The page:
Waterhouse's wife, Esther, exhibited her own flower paintings at the Royal Academy and other London venues during the 1880s; although she was apparently working as a theatre reviewer by the time her husband painted these images of Persephone, it's possible that flowers were highly visible in the couple's childless household. As suggested by the phrase "Gather Ye Rosebuds While Ye May," Waterhouse associated Persephone's beauty, fertility, and fragility with flowers—all seen to best effect in these meadows. The series, then, offers a nostalgic look backward to a moment of sexual and spiritual innocence to be lost forever through the intervention of Hades's unquenchable lust. Persephone is not only about to lose her virginity, but also about to die. Waterhouse surely agreed with Ruskin that the Greeks 'saw that the force and use of the flower was only in its death', and with J.G. Frazer's linking, in The Golden Bough, of Persephone's annual return to earth with the awakening of Adonis, which Waterhouse himself depicted in 1899: in both tales, a goddess mourns her loved one, who embodies buried vegetation that 'comes to life again, as from the grave'. Claudian alludes to the procession of initiates to Demeter's shrine at Eleusis, and to the impression made upon them as they stand in the dark watching light emerge from the torch-lit interior.
Like Claudian, Frazer alluded to these ecstatic rites, in which the Greeks re-enacted Persephone's abduction in order to celebrate nature's fertility and prepare for their own death and rebirth. The Eleusinian Mysteries were re-enacted by occultist groups in late 19th-century London, and I have found evidence pointing to the fact that Waterhouse, his best friend, the landscape painter Peregrine Feeney, and possibly their wives—who were sisters—joined one of these cults, the Hermetic Order of the Golden Dawn. Waterhouse inscribed a volume of his brother-in-law's poetry with the date June 24, 1913 and the word "Sunrise." Feeney died on that date, the pre-Christian Midsummer's Eve, and Waterhouse proceeded to design this headstone for Feeney showing the sun rising over the sea. Even more than the Lady of Shalott or Ophelia, Persephone mattered to Waterhouse because her passionate awakening to sex, her death, and her metamorphosis conveys a hopeful message of natural regeneration, the survival of the mortal soul after the death of the body, and the potential for resurrection.
In 1907, the Athenaeum declared that 'Mr. Waterhouse is no longer hailed by fashion as the painter of the picture of the year.' As his Victorian visions lost their currency in the Edwardian age, Waterhouse surely appreciated Sketchley's assertion that full comprehension of his art was reserved 'for those alone who can feel the action of the spirit through the shape and course of Greek myth and mediaeval romance.' Sketchley marked Waterhouse as a Romantic visionary by arguing that his mythic pictures correspond directly with elements in Persephone's tapestry: water, earth, and flowers figure centrally in his oeuvre, and subjects such as the Lady of Shalott represent 'the analogy between the unfolding of the rose through earth, and of the soul through suffering.' Sketchley argued that Waterhouse saw 'nature as a process of the soul, a shrine, when, at last, the soul has found its stillness beneath the changing appearances of the body.' All of this reflects the understandable preoccupation of a 60-year-old painter with mortality, especially as Waterhouse's health had been poor since the turn of the century.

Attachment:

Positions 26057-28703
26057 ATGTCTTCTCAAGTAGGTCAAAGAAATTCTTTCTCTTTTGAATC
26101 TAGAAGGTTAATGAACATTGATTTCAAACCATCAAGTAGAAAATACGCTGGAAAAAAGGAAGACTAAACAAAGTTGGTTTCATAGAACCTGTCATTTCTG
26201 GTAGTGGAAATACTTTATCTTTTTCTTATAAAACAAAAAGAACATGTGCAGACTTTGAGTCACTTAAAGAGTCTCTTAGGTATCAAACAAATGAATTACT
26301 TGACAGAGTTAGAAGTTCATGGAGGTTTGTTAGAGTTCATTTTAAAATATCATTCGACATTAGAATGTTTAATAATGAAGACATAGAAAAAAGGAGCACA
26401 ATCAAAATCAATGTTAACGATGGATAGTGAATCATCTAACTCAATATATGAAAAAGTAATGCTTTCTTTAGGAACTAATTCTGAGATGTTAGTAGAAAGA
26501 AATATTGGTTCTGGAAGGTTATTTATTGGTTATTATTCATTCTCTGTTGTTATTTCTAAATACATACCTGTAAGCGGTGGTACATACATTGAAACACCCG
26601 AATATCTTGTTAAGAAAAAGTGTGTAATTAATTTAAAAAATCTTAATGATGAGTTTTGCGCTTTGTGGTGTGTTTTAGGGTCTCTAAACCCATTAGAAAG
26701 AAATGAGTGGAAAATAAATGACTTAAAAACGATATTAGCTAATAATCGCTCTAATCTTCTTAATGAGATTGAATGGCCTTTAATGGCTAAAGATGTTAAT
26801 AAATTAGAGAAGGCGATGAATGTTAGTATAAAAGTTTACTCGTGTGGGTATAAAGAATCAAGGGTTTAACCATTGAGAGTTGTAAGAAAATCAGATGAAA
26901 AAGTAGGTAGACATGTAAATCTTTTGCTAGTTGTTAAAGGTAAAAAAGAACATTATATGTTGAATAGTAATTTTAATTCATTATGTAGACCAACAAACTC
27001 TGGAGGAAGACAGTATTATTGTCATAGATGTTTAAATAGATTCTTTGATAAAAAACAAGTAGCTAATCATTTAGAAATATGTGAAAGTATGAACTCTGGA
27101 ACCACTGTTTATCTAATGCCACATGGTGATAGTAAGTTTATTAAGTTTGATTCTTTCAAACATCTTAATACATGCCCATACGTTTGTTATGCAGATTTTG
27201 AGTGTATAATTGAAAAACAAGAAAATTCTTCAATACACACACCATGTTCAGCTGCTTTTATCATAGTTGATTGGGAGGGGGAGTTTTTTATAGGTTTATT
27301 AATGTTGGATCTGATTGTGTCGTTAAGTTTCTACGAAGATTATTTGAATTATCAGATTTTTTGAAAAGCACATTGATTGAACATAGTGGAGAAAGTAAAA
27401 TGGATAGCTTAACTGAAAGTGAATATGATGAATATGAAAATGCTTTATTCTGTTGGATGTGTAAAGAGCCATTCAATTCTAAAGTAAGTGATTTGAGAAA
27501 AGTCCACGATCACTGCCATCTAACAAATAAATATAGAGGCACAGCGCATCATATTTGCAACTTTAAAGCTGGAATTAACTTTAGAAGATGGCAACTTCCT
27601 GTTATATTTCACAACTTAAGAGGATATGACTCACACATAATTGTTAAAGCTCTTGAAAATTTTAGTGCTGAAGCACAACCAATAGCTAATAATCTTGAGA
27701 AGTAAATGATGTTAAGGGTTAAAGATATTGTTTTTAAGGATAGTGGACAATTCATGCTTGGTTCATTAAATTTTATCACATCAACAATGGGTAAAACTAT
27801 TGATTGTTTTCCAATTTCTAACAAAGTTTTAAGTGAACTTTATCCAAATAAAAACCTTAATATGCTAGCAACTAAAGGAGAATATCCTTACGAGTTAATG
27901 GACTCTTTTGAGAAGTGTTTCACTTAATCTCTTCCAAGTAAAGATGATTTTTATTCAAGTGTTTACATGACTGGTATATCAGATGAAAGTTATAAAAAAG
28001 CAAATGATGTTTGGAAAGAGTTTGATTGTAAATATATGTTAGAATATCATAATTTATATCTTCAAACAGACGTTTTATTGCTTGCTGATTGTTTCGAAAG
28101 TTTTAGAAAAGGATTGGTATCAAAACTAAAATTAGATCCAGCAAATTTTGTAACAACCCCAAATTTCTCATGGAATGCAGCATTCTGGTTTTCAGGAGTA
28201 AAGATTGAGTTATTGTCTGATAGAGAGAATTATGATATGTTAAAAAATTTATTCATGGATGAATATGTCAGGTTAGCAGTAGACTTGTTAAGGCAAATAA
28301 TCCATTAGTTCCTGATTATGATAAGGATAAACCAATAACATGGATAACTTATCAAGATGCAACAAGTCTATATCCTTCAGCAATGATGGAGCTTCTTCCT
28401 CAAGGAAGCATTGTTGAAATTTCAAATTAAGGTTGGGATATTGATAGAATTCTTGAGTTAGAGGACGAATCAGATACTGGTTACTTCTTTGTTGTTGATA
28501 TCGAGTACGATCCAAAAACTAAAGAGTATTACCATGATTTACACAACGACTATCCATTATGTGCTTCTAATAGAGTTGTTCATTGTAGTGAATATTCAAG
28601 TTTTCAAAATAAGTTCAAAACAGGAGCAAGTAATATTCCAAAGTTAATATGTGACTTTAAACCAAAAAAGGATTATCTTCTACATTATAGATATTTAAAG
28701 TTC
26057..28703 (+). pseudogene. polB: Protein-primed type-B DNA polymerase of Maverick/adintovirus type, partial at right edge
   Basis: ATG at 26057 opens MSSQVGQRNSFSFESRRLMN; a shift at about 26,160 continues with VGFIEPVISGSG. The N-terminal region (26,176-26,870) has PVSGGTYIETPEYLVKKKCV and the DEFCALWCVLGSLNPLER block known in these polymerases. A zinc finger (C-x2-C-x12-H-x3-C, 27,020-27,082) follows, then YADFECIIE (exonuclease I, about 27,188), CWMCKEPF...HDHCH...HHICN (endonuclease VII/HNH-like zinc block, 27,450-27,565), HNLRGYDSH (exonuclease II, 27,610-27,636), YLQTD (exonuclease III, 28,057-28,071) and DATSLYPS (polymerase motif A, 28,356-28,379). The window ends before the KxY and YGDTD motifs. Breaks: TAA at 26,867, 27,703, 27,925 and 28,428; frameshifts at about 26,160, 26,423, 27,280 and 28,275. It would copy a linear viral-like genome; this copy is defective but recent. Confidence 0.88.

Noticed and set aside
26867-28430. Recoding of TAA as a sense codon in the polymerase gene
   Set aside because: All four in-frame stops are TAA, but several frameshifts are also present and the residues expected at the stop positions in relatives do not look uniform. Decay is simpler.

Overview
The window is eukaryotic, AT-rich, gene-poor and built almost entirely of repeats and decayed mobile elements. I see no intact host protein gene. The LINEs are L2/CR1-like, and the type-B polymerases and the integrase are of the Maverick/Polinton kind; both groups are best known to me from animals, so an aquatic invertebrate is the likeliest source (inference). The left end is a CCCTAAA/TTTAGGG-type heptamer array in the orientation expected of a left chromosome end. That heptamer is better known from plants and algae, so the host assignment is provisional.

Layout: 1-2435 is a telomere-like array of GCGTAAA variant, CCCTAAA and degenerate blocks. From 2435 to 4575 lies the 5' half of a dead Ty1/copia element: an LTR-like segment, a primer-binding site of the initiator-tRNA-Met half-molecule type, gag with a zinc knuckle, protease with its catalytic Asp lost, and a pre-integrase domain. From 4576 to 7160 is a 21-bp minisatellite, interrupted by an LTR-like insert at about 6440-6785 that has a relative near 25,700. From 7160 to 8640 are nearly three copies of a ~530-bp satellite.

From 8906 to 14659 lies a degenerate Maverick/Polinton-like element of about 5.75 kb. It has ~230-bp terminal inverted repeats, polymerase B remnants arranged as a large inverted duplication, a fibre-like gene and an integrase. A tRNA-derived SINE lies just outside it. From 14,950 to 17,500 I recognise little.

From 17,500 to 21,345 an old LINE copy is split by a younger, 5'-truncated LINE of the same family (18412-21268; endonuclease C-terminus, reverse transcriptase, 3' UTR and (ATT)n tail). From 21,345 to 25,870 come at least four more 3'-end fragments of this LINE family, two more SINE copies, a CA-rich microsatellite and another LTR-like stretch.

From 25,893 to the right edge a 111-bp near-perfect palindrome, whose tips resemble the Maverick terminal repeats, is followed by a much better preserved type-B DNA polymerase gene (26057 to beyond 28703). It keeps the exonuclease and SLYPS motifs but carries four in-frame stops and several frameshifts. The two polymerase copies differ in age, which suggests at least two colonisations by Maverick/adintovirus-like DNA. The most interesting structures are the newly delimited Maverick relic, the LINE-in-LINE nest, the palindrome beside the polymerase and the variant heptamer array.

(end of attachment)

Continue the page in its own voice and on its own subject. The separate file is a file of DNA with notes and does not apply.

Claudian's preface compares the progress of the world's first mariner to that of the poet—a double for Claudian himself--who gradually advances from less ambitious enterprises to a final culmination, embodied by the DRP. Waterhouse was, throughout his career, concerned with this problem of artistry; we see this in his three treatments each of the Lady of Shalott and Ophelia, one weaving wool and the other flowers, in his two treatments of Odysseus experiencing the dangerous power of female beauty, in his reverie on Saint Cecilia's music-making, and—most compellingly—in the unwillingness of Orpheus's severed head to stop singing the truth. Moreover, both Odysseus and Orpheus—as well as Psyche, whom Waterhouse depicted twice—endured visits to Hades in pursuit of their missions.
In this regard, Waterhouse probably saw Claudian as a soulmate. The poet wrote the first chapter of the DRP, then abandoned the project work due to obligations at court, resuming it years later. This determination surely appealed to Waterhouse, who admitted to fretting over his canvases for months, and who therefore produced far fewer pictures in total than his contemporaries.
I hope this paper has helped to refine appreciation of Waterhouse's erudition by re-examining a series which at first seems unremarkable, and by considering why Persephone might have mattered in the twilight of a sickly artist. By 1909, Pre-Raphaelitism was fading; its founders were dead, its masterworks were being collected by museums and millionaires, and the best British artists had shifted their attention elsewhere. World War 1 finished off Waterhouse and Pre-Raphaelitism, a fact which makes these paintings—so hopeful in their promise of resurrection—more significant, and poignant, than we might have realized.